The steering column didn't move out of the way and struck the crash test dummy in the chest.
Global NCAP and the Automobile Association South Africa want to improve auto safety in Africa. As part of this campaign, they recently crash tested the South African market's NP300 Hardbody pickup, and the truck received a woeful zero-star rating in the evaluation. Global NCAP predicted adults riding in the truck were at risk for "a high probability of life-threatening injury in a crash."
If the NP300 Hardbody stirs a confusing sense of nostalgia in you, it might be because of the truck's absolutely ancient underpinnings. This pickup arrived as the Navara in the United Kingdom in 1997, and Nissan launched a replacement in 2004. In other parts of the world, the truck carried the Frontier model name. In South Africa, Nissan introduced later generations of the Navara while also keeping this old first generation D22 vehicle on the road.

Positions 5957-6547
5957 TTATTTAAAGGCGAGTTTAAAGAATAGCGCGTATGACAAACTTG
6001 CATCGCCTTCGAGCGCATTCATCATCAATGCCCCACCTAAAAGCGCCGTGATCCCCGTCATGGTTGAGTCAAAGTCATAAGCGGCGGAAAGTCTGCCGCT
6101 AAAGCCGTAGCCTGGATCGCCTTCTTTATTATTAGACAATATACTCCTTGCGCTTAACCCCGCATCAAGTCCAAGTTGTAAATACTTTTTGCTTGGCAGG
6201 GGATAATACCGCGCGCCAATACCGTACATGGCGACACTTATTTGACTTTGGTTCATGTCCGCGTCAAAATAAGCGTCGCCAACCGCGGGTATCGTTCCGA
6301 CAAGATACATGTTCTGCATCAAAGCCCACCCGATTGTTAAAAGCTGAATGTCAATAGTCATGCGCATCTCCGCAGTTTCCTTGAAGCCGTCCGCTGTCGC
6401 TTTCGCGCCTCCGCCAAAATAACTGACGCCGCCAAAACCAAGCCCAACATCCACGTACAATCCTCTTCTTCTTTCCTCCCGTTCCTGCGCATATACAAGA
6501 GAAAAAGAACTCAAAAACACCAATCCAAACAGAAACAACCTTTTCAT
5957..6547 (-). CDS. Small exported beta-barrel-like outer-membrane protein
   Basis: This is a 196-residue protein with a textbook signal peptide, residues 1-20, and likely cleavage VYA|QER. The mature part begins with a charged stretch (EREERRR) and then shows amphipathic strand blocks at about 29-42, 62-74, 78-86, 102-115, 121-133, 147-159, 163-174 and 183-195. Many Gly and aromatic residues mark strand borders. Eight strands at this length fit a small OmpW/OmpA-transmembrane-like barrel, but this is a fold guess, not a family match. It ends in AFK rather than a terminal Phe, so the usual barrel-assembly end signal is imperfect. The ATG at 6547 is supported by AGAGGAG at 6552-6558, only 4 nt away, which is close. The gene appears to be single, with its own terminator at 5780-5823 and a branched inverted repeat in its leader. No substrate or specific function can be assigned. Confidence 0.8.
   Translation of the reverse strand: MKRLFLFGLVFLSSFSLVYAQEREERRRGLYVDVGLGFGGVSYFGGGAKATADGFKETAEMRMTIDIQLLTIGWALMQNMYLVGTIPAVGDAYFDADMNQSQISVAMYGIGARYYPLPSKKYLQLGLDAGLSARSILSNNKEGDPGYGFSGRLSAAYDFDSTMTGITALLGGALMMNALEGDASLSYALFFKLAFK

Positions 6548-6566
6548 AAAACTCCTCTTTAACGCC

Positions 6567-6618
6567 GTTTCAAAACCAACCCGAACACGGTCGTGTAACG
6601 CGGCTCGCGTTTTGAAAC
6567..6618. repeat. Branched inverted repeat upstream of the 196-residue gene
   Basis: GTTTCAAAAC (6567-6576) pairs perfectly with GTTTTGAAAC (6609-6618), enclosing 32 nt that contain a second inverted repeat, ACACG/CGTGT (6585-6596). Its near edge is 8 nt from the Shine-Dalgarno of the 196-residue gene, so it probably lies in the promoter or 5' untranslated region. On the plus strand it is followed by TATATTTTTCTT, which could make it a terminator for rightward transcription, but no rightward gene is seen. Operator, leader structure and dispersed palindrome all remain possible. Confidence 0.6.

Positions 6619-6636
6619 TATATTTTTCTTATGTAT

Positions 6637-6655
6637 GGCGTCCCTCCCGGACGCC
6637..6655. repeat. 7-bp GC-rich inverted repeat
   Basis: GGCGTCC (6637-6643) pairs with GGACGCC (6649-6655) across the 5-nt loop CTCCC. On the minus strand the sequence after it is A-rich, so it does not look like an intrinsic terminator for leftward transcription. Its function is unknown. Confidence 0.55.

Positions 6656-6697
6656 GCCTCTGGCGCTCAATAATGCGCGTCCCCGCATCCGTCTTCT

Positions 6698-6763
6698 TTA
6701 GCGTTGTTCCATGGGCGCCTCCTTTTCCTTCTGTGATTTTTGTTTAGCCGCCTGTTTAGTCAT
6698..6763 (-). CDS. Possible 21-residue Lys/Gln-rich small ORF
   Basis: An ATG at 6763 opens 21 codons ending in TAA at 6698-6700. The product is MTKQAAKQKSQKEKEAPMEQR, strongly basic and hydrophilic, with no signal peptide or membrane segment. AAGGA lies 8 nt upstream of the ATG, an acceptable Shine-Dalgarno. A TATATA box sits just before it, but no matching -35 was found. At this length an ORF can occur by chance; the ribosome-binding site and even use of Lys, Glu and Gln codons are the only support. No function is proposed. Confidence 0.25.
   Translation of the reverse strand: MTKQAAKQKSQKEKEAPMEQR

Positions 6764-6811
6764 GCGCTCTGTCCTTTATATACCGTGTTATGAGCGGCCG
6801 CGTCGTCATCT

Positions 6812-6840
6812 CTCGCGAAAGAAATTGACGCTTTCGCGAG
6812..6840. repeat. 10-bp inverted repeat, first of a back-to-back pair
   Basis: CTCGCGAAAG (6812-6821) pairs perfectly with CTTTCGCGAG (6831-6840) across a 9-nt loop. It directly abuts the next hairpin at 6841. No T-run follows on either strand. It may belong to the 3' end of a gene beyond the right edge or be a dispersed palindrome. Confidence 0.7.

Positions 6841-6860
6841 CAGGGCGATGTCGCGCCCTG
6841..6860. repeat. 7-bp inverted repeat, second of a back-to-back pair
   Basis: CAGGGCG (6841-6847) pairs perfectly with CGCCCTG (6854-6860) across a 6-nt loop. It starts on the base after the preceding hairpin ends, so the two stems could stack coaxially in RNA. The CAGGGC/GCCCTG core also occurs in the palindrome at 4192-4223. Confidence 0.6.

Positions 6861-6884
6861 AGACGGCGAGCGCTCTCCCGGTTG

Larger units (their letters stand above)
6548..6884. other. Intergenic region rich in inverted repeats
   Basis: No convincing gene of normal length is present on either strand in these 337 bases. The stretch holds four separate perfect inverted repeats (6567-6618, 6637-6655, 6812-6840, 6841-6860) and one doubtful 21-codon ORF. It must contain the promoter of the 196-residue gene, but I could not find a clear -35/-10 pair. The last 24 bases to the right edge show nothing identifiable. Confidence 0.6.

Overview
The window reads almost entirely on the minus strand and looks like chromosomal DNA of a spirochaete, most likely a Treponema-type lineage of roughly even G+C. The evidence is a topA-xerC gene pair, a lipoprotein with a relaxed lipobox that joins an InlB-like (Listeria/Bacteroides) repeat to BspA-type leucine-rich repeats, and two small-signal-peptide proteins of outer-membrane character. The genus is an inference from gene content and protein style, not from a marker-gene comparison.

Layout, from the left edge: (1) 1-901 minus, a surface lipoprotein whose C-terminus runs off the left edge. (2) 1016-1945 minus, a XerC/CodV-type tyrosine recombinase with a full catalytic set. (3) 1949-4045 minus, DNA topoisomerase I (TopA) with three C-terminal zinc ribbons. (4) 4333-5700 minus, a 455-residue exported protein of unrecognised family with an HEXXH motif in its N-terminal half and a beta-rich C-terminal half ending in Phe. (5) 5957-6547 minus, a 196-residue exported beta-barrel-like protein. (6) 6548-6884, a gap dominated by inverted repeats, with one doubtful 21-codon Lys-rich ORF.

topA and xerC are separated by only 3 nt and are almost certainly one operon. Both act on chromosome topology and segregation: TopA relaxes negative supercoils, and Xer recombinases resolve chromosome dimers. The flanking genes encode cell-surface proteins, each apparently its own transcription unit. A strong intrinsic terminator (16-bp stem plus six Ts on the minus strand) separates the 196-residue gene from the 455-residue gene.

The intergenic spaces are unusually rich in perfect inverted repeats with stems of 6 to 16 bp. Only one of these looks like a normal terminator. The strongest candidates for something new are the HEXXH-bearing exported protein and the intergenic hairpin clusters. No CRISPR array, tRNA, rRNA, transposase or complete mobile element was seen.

The Global NCAP frontal crash test launched the pickup going 40 miles per hour into a barrier. The truck's structure collapsed in the collision, and the steering column collided with the driver dummy's chest. The safety agency rated Poor protection to the driver's head, chest, and feet. It also gave passenger safety at Marginal for the chest and left leg, in addition to Weak for the right leg.
"The NP300 Hardbody is ridiculously misnamed as its body shell has collapsed," David Ward, Secretary General of Global NCAP said in the results' announcement. "Nissan also claims the car benefits from a so-called safety shield but this is grossly misleading. Our test shows that the occupant compartment completely fails to absorb the energy of the crash resulting in a high risk of fatality or serious injury."
As part of this round of tests, Global NCAP and the Automobile Association South Africa also tested the Hyundai i20, Kia Picanto, and Toyota Yaris. All three of them received three-star ratings.